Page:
Theodore Roosevelt, 1903

"Let us speak courteously, deal fairly, and keep ourselves armed and ready." - Theodore Roosevelt, 1903

Thursday, January 22, 2015

My Thanks to Terry McGahey


Dear Friends,

Terry McGahey lived in Tombstone during a time when the local authorities were enforcing the old City Ordinance #9, known as the old Earp firearms odinance, for many years after it had become illegal to do so. 

The only change over the years was that the ordinance number was changed from 9 to 5-5-1, other than that it was the exact same ordinance. 

Terry McGahey experienced first hand just how Tombstone's hierarchy, with the use of this ordinance and other resources, controlled it's citizenry with an iron fist. 

The city believed in making up laws to control their citizens, all while breaking the law in the process. 

As a day wage cowboy, he would sometimes pass through Tombstone while on my horse and the marshals department would actually pull me over while on horseback and harass him over wearing his sidearm. 

Like most who have worked cattle, a sidearm is not worn while branding or other work on livestock. But in the desert, like in the mountain back-country, going without a gun is not very smart.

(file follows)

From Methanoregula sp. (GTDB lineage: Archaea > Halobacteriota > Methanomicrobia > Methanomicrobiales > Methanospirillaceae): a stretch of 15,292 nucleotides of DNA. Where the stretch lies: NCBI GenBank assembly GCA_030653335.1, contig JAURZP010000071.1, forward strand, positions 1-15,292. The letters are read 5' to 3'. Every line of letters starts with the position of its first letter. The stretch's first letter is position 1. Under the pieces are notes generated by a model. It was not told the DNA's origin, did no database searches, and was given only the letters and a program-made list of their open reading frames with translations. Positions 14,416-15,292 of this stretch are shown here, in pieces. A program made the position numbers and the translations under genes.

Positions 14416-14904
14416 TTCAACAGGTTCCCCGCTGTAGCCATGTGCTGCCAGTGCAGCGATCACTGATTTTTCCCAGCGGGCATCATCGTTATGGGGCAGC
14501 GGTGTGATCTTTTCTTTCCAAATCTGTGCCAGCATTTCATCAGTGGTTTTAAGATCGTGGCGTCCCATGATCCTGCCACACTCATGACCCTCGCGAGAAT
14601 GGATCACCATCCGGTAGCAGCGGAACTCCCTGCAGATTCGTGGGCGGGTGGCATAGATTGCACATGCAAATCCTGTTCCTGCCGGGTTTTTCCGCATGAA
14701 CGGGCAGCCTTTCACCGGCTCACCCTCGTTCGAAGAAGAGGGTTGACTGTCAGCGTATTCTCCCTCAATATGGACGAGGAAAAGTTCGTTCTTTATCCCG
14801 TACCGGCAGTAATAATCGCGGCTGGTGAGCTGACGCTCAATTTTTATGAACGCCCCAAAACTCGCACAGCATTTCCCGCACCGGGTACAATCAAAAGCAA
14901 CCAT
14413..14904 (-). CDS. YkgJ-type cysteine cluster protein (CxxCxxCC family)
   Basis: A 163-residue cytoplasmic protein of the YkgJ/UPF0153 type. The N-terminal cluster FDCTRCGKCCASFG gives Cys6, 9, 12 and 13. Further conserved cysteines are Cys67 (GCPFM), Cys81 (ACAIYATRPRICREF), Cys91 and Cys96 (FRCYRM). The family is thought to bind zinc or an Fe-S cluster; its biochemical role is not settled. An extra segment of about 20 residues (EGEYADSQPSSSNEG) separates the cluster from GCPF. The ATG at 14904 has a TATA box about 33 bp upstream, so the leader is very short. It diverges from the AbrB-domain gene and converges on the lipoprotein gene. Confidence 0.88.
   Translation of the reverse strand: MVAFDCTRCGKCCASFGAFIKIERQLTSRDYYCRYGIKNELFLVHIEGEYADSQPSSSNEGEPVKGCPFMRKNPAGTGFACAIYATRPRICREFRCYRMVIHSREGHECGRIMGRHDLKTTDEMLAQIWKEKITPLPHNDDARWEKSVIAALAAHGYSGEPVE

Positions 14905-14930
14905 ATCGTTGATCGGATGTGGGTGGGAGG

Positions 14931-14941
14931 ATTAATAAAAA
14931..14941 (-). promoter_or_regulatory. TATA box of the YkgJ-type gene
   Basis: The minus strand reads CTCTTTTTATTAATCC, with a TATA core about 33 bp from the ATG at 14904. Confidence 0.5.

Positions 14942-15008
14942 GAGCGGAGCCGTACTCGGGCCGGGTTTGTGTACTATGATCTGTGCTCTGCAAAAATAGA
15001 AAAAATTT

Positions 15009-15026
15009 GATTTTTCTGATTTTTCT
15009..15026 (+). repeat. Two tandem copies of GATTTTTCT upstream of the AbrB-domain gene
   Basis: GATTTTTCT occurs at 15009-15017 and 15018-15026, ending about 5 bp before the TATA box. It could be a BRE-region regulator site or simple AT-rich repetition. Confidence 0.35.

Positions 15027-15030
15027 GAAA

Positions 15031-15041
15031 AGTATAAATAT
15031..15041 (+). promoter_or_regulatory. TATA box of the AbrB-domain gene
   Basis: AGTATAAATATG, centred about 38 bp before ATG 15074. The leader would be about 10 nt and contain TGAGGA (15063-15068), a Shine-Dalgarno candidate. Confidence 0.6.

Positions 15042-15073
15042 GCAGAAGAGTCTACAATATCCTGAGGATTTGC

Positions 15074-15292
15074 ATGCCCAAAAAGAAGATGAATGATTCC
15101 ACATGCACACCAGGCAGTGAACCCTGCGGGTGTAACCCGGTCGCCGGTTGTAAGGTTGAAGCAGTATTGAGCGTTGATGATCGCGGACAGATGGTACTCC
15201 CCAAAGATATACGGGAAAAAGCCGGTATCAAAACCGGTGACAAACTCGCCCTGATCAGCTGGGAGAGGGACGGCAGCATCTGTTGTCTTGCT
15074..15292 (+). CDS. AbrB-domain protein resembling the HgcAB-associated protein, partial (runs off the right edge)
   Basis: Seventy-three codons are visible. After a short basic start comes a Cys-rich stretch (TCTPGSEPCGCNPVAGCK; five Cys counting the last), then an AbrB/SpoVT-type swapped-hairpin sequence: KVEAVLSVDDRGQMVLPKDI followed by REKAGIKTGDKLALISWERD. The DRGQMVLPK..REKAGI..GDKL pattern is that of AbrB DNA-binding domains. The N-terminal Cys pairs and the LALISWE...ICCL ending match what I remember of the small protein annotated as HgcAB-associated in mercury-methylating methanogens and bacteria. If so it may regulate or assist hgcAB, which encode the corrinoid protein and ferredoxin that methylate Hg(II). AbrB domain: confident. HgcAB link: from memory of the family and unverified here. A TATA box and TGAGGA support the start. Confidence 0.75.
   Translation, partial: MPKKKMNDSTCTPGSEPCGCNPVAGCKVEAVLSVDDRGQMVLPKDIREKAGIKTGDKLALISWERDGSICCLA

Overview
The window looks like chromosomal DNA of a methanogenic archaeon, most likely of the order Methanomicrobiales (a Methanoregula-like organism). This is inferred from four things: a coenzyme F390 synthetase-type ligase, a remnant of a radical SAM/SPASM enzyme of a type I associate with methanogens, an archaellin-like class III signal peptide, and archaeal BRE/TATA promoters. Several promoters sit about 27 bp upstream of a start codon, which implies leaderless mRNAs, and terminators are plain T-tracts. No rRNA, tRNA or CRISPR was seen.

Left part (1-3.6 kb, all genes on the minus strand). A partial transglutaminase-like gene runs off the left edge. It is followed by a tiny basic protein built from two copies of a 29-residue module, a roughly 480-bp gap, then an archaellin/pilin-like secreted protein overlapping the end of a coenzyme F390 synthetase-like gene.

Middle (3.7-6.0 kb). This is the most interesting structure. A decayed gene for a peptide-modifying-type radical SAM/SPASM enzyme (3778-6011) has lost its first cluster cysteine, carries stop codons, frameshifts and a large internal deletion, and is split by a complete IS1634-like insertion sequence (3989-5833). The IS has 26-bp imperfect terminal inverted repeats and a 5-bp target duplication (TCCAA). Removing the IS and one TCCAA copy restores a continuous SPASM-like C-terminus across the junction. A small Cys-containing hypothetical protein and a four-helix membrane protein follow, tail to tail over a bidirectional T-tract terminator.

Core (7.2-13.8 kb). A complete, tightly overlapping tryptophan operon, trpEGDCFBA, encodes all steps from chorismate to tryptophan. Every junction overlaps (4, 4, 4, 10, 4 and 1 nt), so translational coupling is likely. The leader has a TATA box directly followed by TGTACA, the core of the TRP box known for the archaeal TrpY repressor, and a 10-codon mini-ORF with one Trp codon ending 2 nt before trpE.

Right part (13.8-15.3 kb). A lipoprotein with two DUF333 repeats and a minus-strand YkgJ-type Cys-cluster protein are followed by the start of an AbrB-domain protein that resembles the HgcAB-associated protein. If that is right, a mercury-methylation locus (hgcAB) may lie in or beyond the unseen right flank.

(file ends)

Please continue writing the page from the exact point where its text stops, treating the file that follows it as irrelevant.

At one point, he became fed up with an out of control marshal's office bent on harassing its citizens. He finally told the deputies to either arrest him, confiscate his weapon, or leave him alone. 

From that point, the harassment increased until he decided that enough was enough and he fought back. 

Using our legal system, just as it was set up for citizens to use to address grievances, he fought city hall and won. 

Terry McGahey typifies the American spirit. He exemplifies a Free American, a Free Man, who didn't like being pushed, harassed, and being met with law enforcement who intimidates law abiding citizens rather than garners respect from the community. 

It is my pleasure to have published his story here.He is someone who understands and lives the Cowboy Code. Or more aptly, he lives by the rules that John Wayne spoke about in the Shootist. 

In character, as John Bernard Books, he said, "I won't be wronged. I won't be insulted. I won't be laid a-hand on. I don't do these things to other people, and I require the same from them."

I appreciate like-minded folks, so I feel great saying that Terry has agreed to give us an article every other week starting next week. 

And Terry, if you're reading this, thank you for allowing me to post your story here. I admire what you did when you took on City Hall and won.

Tom Correa


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